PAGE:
Whether or not to purchase long-term care insurance is a decision that can have a significant impact on your long-term financial security as well as your current monthly budget. Especially now, when some long-term care insurance premiums have increased significantly, it is very important to fully understand what you are buying and if you can afford the cost of coverage.
Long-term care (LTC) insurance first came on the market about 30 years ago to help people cover future nursing home costs. When and if you need long-term care services, the policy will cover the cost, allowing you to keep your personal savings. Today's long-term care policies offer more choices and cover more than just nursing home costs; but buying "full" coverage may be too expensive for some consumers. In order to keep premiums affordable, many people choose less coverage and pay some of the long-term care costs out of their own pockets.
Generally speaking, the answer has a lot to do with your health and your wealth.
This type of insurance is not the answer for everyone. As a rule of thumb, if you cannot afford the yearly premium you should not buy long-term care insurance. Before taking on the cost of long-term care insurance, make sure you can first pay for your other expenses including medical insurance, life insurance, disability income insurance, and savings for retirement.
People with a lower income and limited assets (less than $35,000) usually meet their long-term care needs through their county's Medical Assistance program (also called Medicaid or MA). Once a person qualifies for Medical Assistance, all expenses for nursing home care, qualified home care and medical costs are covered by the state. In most cases, you do not have to give up your home to qualify for Medical Assistance. Currently, about 50% of all long-term care costs are paid by Medical Assistance.
Be aware that insurance premiums can increase. In the past two years some consumers have seen their long-term care premiums increase by 5% to 45%. Also consider that your income may change after retirement. Make sure your future income will still cover the premium costs.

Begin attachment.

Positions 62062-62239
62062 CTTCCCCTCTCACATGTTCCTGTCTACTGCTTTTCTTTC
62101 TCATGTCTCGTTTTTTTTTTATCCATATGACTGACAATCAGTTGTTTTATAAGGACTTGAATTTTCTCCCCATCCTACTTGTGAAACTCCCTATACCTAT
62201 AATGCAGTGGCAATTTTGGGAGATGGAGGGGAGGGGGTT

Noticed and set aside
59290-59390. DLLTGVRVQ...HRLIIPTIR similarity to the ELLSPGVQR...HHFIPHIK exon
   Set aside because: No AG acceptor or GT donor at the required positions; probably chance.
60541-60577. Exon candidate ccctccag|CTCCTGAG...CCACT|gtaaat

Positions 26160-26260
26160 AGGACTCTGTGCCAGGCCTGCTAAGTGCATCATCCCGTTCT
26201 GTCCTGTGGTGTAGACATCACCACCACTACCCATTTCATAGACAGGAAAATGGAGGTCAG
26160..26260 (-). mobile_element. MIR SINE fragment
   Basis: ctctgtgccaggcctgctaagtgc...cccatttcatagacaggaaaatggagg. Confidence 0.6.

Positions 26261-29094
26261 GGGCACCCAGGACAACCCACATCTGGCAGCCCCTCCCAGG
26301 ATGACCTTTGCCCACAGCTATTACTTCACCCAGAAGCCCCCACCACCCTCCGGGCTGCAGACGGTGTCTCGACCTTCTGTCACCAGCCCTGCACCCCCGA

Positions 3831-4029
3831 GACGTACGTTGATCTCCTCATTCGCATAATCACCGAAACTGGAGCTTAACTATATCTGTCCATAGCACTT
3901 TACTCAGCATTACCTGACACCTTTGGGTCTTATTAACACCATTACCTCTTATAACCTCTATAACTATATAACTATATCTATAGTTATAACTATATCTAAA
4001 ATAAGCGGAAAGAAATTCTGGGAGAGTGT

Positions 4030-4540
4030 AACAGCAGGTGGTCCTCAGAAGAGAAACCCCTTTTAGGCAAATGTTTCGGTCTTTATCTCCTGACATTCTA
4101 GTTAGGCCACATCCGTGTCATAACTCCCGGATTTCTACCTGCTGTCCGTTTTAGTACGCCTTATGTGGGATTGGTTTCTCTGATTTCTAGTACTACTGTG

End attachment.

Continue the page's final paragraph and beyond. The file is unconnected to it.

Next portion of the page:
Beginning about 2010, Minnesota's population experienced a significant shift in its age structure, as the first of the post-war baby boom generation turned 65. While many of us are saving for the future and planning for retirement, we often overlook the need to protect ourselves against the expenses associated with a prolonged illness that requires custodial care.
You may never find yourself in a nursing home, but the longer you live, the greater your chance of needing some form of long-term care. In 1999 (the most recent statistics*) showed:
1% of people age 65-74 were residents of nursing homes
4% of people age 75-84 were residents of nursing homes
18% of people age 85 or older were residents of nursing homes
While there are no recent studies, a New England Journal of Medicine analysis of 1986 data projected that for a typical group of 65-year-olds, more women (52 percent) than men (33 percent) will enter nursing homes at some point in their life, and that 13% of the women in the group and 4% of the men will have nursing home use of five years or more.
*FROM: Centers for Disease Control and Prevention;
National Center for Health Statistics;
National Nursing Home Survey;
Insurance Information Institute